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Threats to Sources of Drinking Water and Aquatic Ecosystem Health in Canada
- Executive Summary
- 1. Waterborne Pathogens
- 2. Algal Toxins and Taste and Odour
- 3. Pesticides
- 4. Persistent Organic Pollutants and Mercury
- 5. Endocrine Disrupting Substances
- 6. Nutrients—Nitrogen and Phosphorus
- 7. Aquatic Acidification
- 8. Ecosystem Effects of Genetically Modified Organisms
- 9. Municipal Wastewater Effluents
- 10. Industrial Point Source Discharges
- 11. Urban Runoff
- 12. Landfills and Waste Disposal
- 13. Agricultural and Forestry Land Use Impacts
- 14. Natural Sources of Trace Element Contaminants
- 15. Impacts of Dams/Diversions and Climate Change
9. Municipal Wastewater Effluents
Mark Servos,1 Patricia Chambers,1 Ron Macdonald2 and Glen Van Der Kraak3
1Environment Canada, National Water Research Institute, Burlington, ON
2Greater Vancouver Regional District, Vancouver, BC
3University of Guelph, Department of Zoology, Guelph, ON
Municipal wastewater is a complex mixture of human waste, suspended solids, debris and a variety of chemicals derived from residential, commercial, and industrial sources. It represents the largest source of effluent discharge to Canadian waters, totaling approximately 4300 million cubic metres in 1991 (Statistics Canada 1994). The volume of the wastes, the pollutants they contain, and potential for impacts to water quality make municipal wastewater a concern in Canada.
Historically, sewage treatment was undertaken as a public health measure to prevent the transmission of waterborne diseases. Since the early 1900s, the need to adopt sewage treatment has been recognized for the prevention of negative environmental impacts where municipal wastewater treatment plants (MWTP) effluents are discharged. The identification of the role of phosphorus (P) in causing eutrophication of freshwaters in the 1960s spurred the adoption of P-removal technology at many MWTPs and this was followed in the 1960s to 1980s by adoption of disinfection of municipal effluents to reduce the discharge of pathogens to receiving waters. Traditional wastewater treatment systems are designed to remove settleable solids and floating scums (primary treatment), fine suspended solids and oxygen-consuming material (secondary treatment, lagoons), and nitrogen (N) and/or phosphorus (tertiary treatment). Along with these constituents, MWTPs remove other contaminants including some heavy metals and organic chemicals. These materials come from either human waste or the residential, commercial and industrial products discharged to sewer collection networks. The materials removed from wastewater end up in the organic biosolids or chemical sludges. These may be disposed of in landfills or by incineration. Alternatively high quality biosolids are frequently applied to land as an organic enrichment material.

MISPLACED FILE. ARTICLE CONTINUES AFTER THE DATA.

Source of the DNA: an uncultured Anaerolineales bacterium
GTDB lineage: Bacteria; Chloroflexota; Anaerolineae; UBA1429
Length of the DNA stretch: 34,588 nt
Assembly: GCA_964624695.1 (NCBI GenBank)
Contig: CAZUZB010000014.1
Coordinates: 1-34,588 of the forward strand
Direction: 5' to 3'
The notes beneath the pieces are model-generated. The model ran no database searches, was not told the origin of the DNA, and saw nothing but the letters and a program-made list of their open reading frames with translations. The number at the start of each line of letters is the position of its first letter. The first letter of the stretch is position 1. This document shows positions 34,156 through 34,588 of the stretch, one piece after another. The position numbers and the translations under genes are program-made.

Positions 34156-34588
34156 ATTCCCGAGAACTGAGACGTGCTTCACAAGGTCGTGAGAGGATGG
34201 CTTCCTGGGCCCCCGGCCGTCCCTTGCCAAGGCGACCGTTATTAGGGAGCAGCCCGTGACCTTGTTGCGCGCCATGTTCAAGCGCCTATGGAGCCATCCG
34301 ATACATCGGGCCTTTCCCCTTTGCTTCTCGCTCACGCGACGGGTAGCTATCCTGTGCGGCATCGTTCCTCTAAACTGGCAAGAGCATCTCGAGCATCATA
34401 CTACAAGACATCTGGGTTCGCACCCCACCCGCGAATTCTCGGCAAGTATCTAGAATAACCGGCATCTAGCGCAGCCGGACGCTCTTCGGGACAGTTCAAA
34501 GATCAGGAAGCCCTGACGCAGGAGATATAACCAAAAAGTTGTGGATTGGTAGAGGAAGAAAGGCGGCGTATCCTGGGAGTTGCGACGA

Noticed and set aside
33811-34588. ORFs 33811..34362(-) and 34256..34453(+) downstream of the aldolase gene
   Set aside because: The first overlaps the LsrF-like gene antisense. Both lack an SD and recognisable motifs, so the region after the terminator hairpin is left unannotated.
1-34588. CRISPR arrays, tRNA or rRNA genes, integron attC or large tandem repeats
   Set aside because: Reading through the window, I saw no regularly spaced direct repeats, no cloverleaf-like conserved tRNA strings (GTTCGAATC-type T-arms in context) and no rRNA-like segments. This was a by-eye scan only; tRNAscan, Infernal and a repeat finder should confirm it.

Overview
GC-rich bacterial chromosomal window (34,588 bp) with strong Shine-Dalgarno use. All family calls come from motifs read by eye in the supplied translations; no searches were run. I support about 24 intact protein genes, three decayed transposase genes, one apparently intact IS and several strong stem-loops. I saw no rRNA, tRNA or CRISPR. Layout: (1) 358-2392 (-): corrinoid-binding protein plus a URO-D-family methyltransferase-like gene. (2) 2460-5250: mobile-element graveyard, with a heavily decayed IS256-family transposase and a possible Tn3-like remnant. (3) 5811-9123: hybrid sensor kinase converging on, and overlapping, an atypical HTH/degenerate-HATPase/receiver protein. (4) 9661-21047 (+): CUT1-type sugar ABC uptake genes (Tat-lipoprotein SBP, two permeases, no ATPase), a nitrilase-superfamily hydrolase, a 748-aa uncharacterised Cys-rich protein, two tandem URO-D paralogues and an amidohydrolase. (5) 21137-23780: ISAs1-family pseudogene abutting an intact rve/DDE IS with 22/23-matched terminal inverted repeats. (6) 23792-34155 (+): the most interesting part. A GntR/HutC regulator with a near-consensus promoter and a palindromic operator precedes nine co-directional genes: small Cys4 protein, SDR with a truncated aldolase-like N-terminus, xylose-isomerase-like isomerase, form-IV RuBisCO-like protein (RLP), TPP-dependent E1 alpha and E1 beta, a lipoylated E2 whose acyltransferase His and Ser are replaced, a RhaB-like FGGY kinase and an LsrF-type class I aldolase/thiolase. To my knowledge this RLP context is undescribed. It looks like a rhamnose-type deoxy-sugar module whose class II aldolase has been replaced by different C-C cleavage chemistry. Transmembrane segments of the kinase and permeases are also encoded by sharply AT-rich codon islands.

In 1996, 74% of the Canadian population was serviced by municipal sewers. The remaining 26%, mostly in rural areas, relied on individual septic tanks or private treatment systems. Within the municipal population on sewers, 94% were served by some level of sewage treatment while the remaining 6% discharged raw sewage directly to Canadian waters (Environment Canada 1996).
Population growth and continued urbanization will continue to increase the quantity of wastewater discharged to MWTPs. Public expectations will increase demand on municipalities to provide greater levels of treatment for wastes, on the premise that improved receiving water quality will benefit human and environmental health. These expectations for wastewater treatment are likely to evolve faster than municipalities are able to respond through infrastructure programs. Additionally, MWTPs were designed to remove solids, oxygen-demanding material and, in some cases N or P but may not adequately remove all constituents identified in wastewater. New technologies are becoming available, but may be very expensive.
Many municipalities face problems related to aging infrastructure. Sewer collection networks deteriorate allowing non-wastewater inflow into sewers, thereby adding to the volume of water that must be treated. MWTPs may not have been expanded to keep up with population growth and may be hydraulically overloaded particularly during wet weather. Significant expenditure may be required simply to maintain existing levels of treatment, let alone meet higher levels of treatment. For municipalities to justify substantial investments in infrastructure renewal or upgrades to higher treatment levels requires an understanding of the environmental implication of these discharges on water quality health and the benefit to be gained by the investment.